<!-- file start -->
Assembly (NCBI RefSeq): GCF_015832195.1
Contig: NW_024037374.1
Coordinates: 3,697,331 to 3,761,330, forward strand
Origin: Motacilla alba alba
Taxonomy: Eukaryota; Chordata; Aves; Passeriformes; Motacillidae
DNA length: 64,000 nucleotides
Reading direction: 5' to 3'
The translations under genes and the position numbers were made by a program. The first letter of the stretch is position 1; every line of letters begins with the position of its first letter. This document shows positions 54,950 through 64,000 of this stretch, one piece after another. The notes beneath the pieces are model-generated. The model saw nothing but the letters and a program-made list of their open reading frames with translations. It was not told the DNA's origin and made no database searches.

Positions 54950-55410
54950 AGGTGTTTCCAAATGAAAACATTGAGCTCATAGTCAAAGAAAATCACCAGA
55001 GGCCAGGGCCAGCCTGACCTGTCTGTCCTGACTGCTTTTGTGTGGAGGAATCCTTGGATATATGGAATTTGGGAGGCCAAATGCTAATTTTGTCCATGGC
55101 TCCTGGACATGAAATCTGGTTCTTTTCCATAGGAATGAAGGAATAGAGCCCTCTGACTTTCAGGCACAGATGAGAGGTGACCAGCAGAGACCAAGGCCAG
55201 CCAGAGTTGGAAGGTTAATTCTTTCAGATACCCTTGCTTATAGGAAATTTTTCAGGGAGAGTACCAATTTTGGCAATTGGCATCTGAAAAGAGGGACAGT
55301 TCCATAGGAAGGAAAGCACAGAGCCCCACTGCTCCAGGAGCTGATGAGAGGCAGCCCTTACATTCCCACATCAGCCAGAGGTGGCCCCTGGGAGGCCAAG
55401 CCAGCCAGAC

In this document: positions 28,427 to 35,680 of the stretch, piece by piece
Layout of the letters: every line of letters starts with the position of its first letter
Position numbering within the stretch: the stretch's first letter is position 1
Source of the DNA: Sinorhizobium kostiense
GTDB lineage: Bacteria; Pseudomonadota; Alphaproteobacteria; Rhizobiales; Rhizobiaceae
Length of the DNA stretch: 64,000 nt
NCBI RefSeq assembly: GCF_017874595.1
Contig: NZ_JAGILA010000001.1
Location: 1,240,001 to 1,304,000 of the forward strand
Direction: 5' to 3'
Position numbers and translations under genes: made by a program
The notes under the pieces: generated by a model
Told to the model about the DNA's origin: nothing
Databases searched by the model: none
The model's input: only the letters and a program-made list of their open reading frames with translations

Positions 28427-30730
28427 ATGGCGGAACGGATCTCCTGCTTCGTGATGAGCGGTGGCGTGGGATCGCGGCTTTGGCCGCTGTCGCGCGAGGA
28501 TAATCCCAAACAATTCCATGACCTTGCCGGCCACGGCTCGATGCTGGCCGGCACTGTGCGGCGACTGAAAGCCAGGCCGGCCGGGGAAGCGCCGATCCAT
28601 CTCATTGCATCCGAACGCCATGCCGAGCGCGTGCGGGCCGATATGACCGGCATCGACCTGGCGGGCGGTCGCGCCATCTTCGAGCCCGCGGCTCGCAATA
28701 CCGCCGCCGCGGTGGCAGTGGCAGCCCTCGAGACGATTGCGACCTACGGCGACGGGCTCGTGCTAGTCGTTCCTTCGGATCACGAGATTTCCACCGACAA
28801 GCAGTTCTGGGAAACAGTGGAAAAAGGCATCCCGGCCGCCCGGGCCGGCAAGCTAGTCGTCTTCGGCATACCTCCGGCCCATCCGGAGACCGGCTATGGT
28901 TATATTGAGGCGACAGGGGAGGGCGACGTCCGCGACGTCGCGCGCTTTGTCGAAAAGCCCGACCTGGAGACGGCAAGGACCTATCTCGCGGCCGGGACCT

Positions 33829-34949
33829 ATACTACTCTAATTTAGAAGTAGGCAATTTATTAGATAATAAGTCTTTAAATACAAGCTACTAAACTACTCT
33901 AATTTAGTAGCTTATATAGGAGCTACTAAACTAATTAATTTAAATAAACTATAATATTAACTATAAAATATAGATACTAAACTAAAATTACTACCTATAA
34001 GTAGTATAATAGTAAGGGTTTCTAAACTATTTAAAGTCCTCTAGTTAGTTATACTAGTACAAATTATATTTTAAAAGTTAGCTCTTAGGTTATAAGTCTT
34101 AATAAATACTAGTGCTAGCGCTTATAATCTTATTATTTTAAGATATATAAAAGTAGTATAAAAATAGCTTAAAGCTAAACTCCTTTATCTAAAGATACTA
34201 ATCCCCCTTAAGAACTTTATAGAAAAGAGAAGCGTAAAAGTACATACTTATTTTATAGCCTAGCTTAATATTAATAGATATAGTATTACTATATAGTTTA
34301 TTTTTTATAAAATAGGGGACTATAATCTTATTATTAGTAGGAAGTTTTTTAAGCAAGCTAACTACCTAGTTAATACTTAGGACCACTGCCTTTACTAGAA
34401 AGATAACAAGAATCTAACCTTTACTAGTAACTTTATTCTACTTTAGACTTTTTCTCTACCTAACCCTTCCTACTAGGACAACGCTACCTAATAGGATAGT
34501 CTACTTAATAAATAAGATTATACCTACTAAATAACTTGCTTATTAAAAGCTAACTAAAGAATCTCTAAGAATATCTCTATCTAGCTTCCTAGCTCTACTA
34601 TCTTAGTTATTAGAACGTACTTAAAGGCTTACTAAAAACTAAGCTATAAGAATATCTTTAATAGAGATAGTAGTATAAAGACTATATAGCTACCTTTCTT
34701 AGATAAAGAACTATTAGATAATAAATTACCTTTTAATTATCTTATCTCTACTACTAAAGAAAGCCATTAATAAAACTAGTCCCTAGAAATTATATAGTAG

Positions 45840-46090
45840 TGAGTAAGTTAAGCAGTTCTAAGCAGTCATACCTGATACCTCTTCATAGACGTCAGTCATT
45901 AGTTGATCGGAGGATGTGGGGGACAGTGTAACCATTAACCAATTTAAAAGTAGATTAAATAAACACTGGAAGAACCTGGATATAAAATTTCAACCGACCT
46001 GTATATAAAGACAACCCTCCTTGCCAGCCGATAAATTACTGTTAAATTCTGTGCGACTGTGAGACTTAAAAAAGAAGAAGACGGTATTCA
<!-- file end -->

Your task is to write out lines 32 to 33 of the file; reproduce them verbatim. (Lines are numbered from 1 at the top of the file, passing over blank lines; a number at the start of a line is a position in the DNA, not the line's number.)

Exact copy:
28427 ATGGCGGAACGGATCTCCTGCTTCGTGATGAGCGGTGGCGTGGGATCGCGGCTTTGGCCGCTGTCGCGCGAGGA
28501 TAATCCCAAACAATTCCATGACCTTGCCGGCCACGGCTCGATGCTGGCCGGCACTGTGCGGCGACTGAAAGCCAGGCCGGCCGGGGAAGCGCCGATCCAT